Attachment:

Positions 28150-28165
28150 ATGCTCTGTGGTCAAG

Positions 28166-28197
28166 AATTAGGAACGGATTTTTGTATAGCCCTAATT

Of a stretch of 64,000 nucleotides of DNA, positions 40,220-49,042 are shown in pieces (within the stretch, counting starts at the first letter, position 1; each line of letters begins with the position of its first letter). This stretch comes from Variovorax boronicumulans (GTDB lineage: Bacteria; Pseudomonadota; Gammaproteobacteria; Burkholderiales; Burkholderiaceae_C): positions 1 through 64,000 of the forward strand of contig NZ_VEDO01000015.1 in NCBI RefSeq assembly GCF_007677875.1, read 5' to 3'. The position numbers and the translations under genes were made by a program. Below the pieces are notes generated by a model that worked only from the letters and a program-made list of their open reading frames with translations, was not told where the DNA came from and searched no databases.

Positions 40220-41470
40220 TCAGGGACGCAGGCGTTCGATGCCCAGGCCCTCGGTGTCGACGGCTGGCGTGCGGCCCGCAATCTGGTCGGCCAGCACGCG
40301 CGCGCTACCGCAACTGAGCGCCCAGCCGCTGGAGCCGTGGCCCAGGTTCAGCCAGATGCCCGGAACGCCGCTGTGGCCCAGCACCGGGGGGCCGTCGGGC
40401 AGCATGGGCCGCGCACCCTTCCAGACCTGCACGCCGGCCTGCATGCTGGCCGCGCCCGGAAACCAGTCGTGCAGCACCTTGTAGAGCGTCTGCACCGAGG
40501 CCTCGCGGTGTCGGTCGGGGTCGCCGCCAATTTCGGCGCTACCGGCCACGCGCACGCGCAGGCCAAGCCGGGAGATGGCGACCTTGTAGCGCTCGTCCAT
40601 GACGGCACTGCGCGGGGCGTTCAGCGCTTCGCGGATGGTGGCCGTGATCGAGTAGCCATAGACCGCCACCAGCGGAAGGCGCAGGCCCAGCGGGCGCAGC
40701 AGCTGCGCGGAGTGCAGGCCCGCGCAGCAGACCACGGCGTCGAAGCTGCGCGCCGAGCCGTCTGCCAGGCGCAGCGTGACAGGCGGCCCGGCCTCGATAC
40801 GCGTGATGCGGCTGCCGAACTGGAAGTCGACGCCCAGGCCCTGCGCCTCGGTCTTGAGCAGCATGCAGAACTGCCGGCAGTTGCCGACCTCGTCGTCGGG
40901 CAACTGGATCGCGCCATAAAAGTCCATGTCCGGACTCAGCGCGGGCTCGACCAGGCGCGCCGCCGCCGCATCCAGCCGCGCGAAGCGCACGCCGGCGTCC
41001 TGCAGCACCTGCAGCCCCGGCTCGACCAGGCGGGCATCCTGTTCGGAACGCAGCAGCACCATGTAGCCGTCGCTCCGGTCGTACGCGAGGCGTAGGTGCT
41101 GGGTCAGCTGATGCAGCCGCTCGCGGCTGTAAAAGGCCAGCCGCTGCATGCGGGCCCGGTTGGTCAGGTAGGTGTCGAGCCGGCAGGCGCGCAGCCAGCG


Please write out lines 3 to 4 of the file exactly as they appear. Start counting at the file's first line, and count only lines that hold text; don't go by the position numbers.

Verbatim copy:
Positions 28166-28197
28166 AATTAGGAACGGATTTTTGTATAGCCCTAATT